George Yionoulis is a nine-year-old boy with autism who wanted his classmates to understand more about his life.
So, when the opportunity came up to make a video about himself for a school project, he did just that.
Now, the US student's six-minute video has gone viral.
In the video, the budding DJ, explained how autism impacted him most.
"I didn't speak until I was almost three years old, in fact my parents weren't sure if I would ever speak at all," he said in the video, that's now been watched nearly 100,000 times on YouTube.
"Most of the time I can make eye contact with you when you speak to me. That wasn't always the case. Like a lot of other kids with autism I might not have been looking, but that didn't mean I wasn't listening.
"Speaking of listening, I can hear and see a lot of things and sounds all at the same time which sometimes makes it hard to focus on any one sound or thought. That's why it may take a little more time to answer you when you ask me a question.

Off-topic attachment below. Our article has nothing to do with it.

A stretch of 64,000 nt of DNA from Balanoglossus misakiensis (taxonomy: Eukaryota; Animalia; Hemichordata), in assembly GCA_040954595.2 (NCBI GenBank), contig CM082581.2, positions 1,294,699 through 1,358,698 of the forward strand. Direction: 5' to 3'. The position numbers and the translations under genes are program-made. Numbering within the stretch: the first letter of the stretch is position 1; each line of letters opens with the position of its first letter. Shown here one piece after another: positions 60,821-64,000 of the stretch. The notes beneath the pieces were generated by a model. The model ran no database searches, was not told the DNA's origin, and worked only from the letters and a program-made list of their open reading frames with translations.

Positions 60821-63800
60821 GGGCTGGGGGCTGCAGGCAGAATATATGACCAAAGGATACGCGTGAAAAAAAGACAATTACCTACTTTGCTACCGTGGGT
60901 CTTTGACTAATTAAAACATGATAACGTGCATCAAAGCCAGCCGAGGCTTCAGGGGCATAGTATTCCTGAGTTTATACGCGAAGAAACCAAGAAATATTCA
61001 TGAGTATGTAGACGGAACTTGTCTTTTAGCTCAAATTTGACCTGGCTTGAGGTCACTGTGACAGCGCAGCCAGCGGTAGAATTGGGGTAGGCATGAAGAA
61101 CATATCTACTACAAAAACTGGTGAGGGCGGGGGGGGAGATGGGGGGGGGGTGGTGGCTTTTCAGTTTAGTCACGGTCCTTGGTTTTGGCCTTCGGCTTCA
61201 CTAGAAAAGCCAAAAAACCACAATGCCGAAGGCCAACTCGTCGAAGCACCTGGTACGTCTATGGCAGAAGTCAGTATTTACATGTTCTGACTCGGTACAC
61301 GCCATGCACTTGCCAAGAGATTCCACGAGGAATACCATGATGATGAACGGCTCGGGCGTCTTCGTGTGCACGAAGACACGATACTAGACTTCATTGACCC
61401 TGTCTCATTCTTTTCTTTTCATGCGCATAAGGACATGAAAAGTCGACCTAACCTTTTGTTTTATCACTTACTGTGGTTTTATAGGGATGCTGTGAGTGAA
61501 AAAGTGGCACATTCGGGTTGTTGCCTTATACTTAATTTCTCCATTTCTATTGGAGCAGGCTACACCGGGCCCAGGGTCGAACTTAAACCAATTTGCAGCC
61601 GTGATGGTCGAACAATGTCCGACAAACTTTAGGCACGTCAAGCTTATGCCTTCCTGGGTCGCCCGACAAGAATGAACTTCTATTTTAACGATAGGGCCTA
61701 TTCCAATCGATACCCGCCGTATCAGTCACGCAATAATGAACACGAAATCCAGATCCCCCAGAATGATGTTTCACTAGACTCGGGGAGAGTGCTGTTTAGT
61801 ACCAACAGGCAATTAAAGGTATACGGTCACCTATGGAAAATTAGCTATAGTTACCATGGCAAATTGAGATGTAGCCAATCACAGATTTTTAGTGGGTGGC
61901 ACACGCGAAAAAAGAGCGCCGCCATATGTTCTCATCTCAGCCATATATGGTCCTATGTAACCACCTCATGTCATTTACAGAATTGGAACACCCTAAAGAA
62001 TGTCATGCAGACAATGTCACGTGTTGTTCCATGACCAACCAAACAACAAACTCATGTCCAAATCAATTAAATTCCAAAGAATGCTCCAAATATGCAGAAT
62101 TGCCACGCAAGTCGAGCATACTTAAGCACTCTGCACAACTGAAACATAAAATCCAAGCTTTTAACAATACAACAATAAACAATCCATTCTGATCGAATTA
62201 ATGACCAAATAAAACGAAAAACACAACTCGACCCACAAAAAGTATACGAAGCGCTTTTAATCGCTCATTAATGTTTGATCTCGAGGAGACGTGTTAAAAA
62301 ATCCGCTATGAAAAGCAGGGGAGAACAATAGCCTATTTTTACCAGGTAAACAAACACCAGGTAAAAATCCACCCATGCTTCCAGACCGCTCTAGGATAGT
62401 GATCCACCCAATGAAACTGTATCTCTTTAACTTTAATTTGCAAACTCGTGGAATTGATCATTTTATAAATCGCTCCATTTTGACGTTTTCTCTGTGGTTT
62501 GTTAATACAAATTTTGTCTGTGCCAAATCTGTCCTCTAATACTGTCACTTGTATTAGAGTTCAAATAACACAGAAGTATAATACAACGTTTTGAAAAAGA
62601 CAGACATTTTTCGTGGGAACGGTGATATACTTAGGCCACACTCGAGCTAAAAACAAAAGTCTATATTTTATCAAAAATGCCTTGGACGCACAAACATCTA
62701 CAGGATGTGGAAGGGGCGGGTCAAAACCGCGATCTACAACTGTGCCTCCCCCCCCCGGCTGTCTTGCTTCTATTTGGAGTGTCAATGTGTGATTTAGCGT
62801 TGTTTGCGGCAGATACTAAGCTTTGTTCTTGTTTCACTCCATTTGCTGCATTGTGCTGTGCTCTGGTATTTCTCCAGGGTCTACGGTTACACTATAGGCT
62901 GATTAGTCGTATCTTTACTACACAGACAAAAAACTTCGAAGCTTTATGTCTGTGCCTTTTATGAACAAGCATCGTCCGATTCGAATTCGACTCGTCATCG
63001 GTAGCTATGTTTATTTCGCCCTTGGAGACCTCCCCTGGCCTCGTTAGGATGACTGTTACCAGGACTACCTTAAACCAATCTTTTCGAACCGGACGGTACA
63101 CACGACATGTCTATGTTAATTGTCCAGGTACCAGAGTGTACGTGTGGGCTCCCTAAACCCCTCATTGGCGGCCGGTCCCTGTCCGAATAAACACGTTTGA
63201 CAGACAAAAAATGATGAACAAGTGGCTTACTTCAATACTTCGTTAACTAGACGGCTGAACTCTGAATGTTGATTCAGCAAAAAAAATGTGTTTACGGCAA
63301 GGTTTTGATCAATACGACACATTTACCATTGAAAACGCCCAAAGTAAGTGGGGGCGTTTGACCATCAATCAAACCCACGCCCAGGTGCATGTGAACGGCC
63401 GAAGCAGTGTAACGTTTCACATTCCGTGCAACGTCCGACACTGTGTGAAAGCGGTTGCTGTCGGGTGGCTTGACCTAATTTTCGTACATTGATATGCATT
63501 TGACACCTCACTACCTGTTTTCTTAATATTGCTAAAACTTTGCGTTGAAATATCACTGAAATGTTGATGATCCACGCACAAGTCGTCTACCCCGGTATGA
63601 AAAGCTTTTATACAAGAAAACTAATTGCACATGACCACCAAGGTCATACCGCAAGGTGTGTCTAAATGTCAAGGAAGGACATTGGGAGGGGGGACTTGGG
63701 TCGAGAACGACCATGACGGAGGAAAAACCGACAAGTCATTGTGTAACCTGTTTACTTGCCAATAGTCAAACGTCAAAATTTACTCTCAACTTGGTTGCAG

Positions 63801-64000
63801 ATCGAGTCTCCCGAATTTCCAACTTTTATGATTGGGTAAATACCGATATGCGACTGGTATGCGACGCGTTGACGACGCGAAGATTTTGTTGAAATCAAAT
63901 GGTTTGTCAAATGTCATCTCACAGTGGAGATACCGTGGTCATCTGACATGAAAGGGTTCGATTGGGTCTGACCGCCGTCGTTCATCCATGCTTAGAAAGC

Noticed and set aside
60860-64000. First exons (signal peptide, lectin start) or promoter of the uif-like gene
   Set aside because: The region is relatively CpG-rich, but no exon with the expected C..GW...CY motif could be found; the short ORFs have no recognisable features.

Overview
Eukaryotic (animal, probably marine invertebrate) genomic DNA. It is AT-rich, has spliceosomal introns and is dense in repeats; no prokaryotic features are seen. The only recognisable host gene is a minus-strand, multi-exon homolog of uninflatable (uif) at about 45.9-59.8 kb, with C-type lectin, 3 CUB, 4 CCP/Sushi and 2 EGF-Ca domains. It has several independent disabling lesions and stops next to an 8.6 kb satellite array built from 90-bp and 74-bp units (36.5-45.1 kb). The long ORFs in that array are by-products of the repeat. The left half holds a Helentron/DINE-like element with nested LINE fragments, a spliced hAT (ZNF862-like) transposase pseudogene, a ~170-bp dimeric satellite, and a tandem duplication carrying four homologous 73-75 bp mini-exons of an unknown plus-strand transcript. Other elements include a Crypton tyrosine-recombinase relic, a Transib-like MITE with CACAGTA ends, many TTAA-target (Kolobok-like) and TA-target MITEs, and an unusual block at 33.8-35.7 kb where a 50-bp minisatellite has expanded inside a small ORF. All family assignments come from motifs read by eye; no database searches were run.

"I also tend to take what people say literally. That means that if you say 'take a seat' you might find one less chair in your classroom."
He described how he gets enthusiastic about lots of things, but is also easily frustrated when things don't go to plan.
"Sometimes I get so frustrated that I get more upset than most people would for longer than most people should.
"I might get too loud or I might scream.
"Don't be afraid to come ask me about it."
He wanted the kids in his class to know that despite their differences, they all shared a lot in common.
"I'm a kid just like you and most kids are different in our own ways, right?" he said.
"I like having fun just like you, so if you ever see me playing by myself, it doesn't necessarily mean that I don't want to play with you too. I always want to play with you.
"I like the same stuff you do. I think farts are hilarious, but not all the time. I like Harry Potter. My Singing Monsters, Minecraft and tacos."
His mum Lisa Jolley, who uploaded the video, told WTVD the reaction has been incredible.
"The feedback we're getting is, 'I showed this to my 6-year-old who has autism, I showed this to my 12-year-old who has autism, and they're going, 'Me too, and we could be friends!'" she said.
And as for George, he "loves" the attention he's received since sharing the video.